Rushing to Judgment

Rushing to Judgment

One of the aspects of our fallen human nature is the rush to judgment we often observe, an aspect that has been a part of us since the expulsion from the Garden.  Consider Cain’s murder of his brother (Gen. 4:1-8), brought on by a rush to judgment about why God chose Abel’s offering over his which resulted in his envy and rage.  What if Cain had asked God why his offering had been rejected (instead of apparently ignoring the Lord’s explanation)?  Think about David’s rush to judgment in the hypothetical situation the prophet Nathan presented to him (2 Sam. 12:1-6), spoken with such obvious blindness to his own guilt with Bathsheba and Uriah.  And then there’s Peter…but I don’t have enough space to detail his example!

This unflattering aspect of our natures has become exacerbated by the one-two punch of a 24-hour news cycle and instantaneous social media.  There has always been a race among the news media to be the first to report a major story, but when one had to wait for a printing or an evening newscast there was some time to attempt to get as many details as possible.  That way, the story could be reported with as much confidence as possible.  Now, with multiple news outlets running 24-hours a day, there’s a need to fill that time, so if you have a potential story, you run with it as soon as you can.  Likewise, the Internet, along with those social media outlets that utilize it, has “instatized” our culture.  To wait even a day for a story has become an eternity, and those who opt to withhold their judgment before rushing forward are often left in the dust.

Such was the case recently when a group of Catholic students from a school in Kentucky were at the March for Life in Washington, D.C., on Jan. 18, 2019.  While waiting for their busses, the students found themselves in the midst of multiple protests, with one of those protestors approaching them.  It was not long until a video was released that purported to show these teenagers mocking and disrespecting a Native American man.  Immediately, both news outlets and various pundits began excoriating these teens for their alleged behavior and words, some even going so far as to wish they would die.  Because of the overheated rhetoric that was used by those in the news media and on social media, some people even directed threats toward these teenagers, their families, and their school.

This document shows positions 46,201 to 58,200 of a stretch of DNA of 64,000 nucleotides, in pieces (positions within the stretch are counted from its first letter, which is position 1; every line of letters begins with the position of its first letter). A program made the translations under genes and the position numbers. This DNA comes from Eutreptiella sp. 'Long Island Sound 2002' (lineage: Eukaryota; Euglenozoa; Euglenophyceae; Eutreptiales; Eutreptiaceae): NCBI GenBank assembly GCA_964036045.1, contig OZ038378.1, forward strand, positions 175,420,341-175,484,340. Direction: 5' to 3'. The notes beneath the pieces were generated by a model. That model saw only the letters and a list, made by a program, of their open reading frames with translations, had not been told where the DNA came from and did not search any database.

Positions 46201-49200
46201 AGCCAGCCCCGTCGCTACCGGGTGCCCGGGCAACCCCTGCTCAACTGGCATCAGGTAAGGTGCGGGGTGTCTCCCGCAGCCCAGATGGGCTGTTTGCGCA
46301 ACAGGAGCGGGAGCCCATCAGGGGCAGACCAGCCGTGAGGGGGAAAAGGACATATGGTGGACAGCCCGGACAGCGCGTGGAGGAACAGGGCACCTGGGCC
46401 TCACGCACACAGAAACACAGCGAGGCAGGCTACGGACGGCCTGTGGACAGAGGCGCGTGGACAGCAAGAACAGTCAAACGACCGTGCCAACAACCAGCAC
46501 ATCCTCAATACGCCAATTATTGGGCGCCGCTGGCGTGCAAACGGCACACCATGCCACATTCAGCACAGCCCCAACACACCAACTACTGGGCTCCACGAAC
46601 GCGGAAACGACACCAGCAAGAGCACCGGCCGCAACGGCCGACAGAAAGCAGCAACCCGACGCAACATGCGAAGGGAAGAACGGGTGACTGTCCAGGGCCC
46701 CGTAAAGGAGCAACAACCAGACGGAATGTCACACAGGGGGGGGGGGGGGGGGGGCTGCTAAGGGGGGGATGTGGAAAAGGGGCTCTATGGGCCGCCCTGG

Of course, we know now that these events that were so breathlessly reported as hatred and bigotry were simply not so.  The video that was released had been edited down to cut out the context of the situation and show the youth in the worst possible light.  Once the video as a whole was seen and the teenager at the center of the controversy released a statement explaining what had transpired, a very different picture emerged – and it was not the one that had been previously painted by those who rushed to judgment on the matter.

Proverbs 18:17 says, “The one who states his case first seems right, until the other comes and examines him.”  This is as true in our everyday life as it is on the national stage.  We are often approached by friends and acquaintances who, in their desire to vent or unload their frustrations, tell us their side of a situation, and we are naturally inclined to be sympathetic to what we hear (all the more so if we have a close relationship with the person).  The result is that we will rush to judgment against the alleged perpetrator…but we do so long before we take the time to hear their side (indeed, how often do we even try to hear that other side?).  Instead, we must heed the words of Scripture and withhold judgment until we have had a chance to hear the full story.  Again, we turn to the Proverbs:  “One who is wise is cautious and turns away from evil, but a fool is reckless and careless” (14:16).  Just something to think about… 

Serving the Body


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